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New Scientist Australian Edition 27-Mar-21

New Scientist covers the latest developments in science and technology that will impact your world. New Scientist employs and commissions the best writers in their fields from all over the world. Our editorial team provide cutting-edge news, award-winning features and reports, written in concise and clear language that puts discoveries and advances in the context of everyday life today and in the future.

New Scientist Ltd
51 Issues

in this issue

1 min
elsewhere on new scientist

Virtual event A new science of conciousness Somewhere, somehow, inscribed in your brain is everything that makes you, you. But how do we grasp what happens in the brain to turn electrical impulses into perceptions, thoughts and emotions? In this talk, Anil Seth presents an exhilarating new idea about how we experience the world and the self. Join us at 6pm BST on 9 September or watch on demand later. Tickets available now. newscientist.com/events Podcasts Weekly In an especially eclectic episode, the team discuss lockdown endgames in the UK, hibernating marmots, an ancient Greek “computer” and why mushrooms might be the answer to our clean energy needs. Escape Pod A podcast to distract you from the woes of life in a pandemic. This week, the team discover the science of finding a “flow” state, that sweet spot in…

2 min
cities for all

IN 2007, give or take, came a watershed moment in the 300,000-odd-year history of Homo sapiens. For the first time, more of us were living in urban settings than in small communities embedded in largely natural environments. Urbanisation has been a driver of human cultural and material development since the first cities arose some 6000 years ago. Yet it is becoming clear that city life brings with it burdens on our evolved psyches. Indeed, green spaces have been shown to be vital not just to our physical health, but also to our mental health, including in alleviating conditions such as depression, anxiety and mood disorders (see page 36). They also help with creativity, positive social interactions, healthy sleep patterns and much more. The covid-19 pandemic has driven home the reality of those…

3 min
hybrid virus is spreading

VIRUSES formed by mash-ups of two variants of the SARS-CoV-2 coronavirus are now spreading from person to person, potentially increasing the risk of dangerous new variants arising. New Scientist reported on the first detection of this kind of so-called recombination last month, but at that point it was unknown whether the resulting hybrid was circulating in the wild. Two new analyses end any doubt. “Recombinants are circulating,” says Dave VanInsberghe at Emory University in Atlanta, Georgia. Recombination is a potent source of evolutionary change in coronaviruses. It normally occurs when two variants meet in one host cell. The worry is that it could bring recent mutations together in new and more dangerous combinations, although there is no evidence yet of that happening. The risk of new variants is particularly concerning given many…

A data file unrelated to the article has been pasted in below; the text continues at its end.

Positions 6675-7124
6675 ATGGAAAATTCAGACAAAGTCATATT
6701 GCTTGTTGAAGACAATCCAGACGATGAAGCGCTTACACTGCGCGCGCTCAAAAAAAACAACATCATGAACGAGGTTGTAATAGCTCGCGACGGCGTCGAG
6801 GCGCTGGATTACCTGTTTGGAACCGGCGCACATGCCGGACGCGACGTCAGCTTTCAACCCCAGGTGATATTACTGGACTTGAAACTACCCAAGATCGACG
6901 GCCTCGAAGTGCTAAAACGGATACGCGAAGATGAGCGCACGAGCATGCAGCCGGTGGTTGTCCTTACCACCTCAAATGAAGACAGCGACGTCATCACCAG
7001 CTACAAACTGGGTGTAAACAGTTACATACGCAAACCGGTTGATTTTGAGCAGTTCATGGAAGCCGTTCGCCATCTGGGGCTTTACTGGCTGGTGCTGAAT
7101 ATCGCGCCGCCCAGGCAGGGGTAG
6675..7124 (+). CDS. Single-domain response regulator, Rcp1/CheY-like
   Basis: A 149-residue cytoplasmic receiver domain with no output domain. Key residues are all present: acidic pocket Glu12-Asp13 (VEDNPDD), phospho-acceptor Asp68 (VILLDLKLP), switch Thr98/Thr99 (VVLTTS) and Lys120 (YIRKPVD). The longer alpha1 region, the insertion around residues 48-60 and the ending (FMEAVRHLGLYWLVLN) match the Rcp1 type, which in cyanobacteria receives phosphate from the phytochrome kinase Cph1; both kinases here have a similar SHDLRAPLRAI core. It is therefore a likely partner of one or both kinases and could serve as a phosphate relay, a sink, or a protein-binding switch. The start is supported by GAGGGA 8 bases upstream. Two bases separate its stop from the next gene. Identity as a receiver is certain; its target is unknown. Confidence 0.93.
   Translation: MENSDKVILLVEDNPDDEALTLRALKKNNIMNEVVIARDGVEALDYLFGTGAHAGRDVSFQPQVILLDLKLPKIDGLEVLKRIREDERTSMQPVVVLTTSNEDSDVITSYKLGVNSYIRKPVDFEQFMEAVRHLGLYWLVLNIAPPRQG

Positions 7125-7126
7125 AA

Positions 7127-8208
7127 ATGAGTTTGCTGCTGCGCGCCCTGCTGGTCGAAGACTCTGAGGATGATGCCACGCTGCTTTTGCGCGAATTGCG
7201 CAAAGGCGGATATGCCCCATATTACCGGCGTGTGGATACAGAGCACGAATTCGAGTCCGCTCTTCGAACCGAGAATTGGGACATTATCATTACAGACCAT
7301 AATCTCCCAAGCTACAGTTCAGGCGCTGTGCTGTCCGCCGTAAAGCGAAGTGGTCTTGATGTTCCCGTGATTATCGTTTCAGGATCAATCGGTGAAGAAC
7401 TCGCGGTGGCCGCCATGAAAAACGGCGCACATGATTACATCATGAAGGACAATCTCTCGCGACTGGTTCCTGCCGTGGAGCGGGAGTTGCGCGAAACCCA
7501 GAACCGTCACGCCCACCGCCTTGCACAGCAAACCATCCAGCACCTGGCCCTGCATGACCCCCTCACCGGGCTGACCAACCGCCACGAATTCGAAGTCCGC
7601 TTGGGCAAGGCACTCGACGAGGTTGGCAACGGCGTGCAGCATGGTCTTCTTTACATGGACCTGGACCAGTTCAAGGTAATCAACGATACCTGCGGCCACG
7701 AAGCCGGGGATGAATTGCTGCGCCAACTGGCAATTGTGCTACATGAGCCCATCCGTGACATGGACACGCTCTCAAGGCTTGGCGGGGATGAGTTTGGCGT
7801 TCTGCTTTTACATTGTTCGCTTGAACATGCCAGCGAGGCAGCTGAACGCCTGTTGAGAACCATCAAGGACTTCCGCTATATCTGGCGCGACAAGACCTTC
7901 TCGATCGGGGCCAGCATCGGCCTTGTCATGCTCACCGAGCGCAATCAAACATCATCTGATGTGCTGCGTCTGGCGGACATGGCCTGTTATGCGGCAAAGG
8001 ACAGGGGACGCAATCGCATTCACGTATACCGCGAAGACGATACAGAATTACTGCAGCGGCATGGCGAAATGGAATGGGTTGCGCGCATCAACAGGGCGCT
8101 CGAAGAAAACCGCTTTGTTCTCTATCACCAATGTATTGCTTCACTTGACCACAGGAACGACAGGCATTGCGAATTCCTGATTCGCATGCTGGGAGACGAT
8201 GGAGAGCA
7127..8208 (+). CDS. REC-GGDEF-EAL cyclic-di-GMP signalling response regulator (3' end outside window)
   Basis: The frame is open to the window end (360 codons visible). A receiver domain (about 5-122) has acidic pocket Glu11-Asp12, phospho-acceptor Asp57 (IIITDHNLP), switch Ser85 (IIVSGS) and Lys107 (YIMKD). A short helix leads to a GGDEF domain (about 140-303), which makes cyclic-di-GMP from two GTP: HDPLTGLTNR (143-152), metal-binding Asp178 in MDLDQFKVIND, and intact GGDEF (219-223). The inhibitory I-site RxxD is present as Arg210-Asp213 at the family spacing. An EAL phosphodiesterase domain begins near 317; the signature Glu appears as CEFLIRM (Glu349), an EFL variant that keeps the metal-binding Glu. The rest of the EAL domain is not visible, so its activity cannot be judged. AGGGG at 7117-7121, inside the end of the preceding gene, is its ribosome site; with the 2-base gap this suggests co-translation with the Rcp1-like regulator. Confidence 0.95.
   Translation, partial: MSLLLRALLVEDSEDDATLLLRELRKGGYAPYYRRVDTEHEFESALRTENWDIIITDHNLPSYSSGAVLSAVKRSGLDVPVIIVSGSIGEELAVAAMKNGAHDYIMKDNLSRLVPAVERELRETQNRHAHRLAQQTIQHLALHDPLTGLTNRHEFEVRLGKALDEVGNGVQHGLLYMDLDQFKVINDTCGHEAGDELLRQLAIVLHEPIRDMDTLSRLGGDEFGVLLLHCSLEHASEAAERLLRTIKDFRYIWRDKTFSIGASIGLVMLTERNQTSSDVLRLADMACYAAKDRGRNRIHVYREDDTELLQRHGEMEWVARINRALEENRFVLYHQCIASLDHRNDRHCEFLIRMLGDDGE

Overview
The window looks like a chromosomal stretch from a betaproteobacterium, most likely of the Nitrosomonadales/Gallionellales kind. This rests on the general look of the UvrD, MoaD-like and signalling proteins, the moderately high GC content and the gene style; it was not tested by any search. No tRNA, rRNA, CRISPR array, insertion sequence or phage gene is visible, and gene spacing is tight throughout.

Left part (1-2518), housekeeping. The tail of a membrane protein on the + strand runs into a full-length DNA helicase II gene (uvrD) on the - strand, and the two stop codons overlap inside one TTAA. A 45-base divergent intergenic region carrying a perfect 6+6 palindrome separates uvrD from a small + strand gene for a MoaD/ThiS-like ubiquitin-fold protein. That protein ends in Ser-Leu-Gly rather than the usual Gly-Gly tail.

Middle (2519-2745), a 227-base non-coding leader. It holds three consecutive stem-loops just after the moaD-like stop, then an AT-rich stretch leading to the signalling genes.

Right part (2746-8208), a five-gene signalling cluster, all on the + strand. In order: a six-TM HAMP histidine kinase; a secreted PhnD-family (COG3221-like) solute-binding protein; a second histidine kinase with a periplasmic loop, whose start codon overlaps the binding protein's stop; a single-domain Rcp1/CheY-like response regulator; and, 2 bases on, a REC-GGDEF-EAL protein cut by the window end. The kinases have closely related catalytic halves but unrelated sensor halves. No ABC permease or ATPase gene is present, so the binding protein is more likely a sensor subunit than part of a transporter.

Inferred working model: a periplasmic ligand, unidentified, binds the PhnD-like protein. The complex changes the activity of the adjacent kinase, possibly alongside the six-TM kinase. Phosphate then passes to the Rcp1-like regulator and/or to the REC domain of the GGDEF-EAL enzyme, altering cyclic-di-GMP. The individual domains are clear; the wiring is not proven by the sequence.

5 min
global vaccine hesitancy declining…

WHEN Margaret Keenan became the first person to receive a covid‑19 vaccine outside a trial last December, she was among the 7 in 10 people surveyed globally who said they would be willing to receive a dose. But the significant minority unwilling to have a vaccine led public health experts to worry about how such hesitancy might hamper efforts to achieve herd immunity. The good news is that with more than 400 million people around the world having received at least one dose of a vaccine, attitudes are changing. One survey, which included Japan and the UK, found that in 11 of 14 high-income countries, the number of people who “strongly agreed” they would get vaccinated increased by at least 9 percentage points between November 2020 and last month. Seven of these…

2 min
… but europeans get cold feet amid vaccine controversy

THE short-lived suspensions of the Oxford/AstraZeneca covid-19 vaccine by several European countries over fears of blood clotting may have increased vaccine hesitancy, just as a third wave of infections hits Europe. In mid-March, several countries, including Germany, France, Italy and Spain, suspended the vaccine’s use pending investigations into isolated cases of bleeding and blood clots. Many countries have since resumed their roll-outs after the European Medicines Agency concluded that the vaccine was safe and effective. However, trust in the vaccine has waned in the European Union. More than half of people in France, Germany and Spain surveyed during the latest controversy believe that the Oxford/AstraZeneca vaccine is unsafe – an increase from February – according to a YouGov poll published this week. “I am afraid that this will have a disastrous impact,” says…

3 min
mistrust over vaccine roll-out

AS COVID-19 vaccines begin to arrive in the Andean highlands in Colombia, Maria Pito, a leader of the Nasa people, is reluctant to receive one. “As a nurse, I will be required by the clinic where I work to be vaccinated but if I had the choice, I would not take it and would continue to rely on traditional medicine,” she says. “I and many others don’t trust this untransparent government.” Her distrust echoes the feeling of many Indigenous people in the region, even though they belong to one of the demographics most vulnerable to covid-19. Many are choosing to use traditional medicines and well-established isolation tactics to prevent the spread of coronavirus. “The situation with these new vaccines is complicated, and we have very little information about them,” says Marcelino Noé,…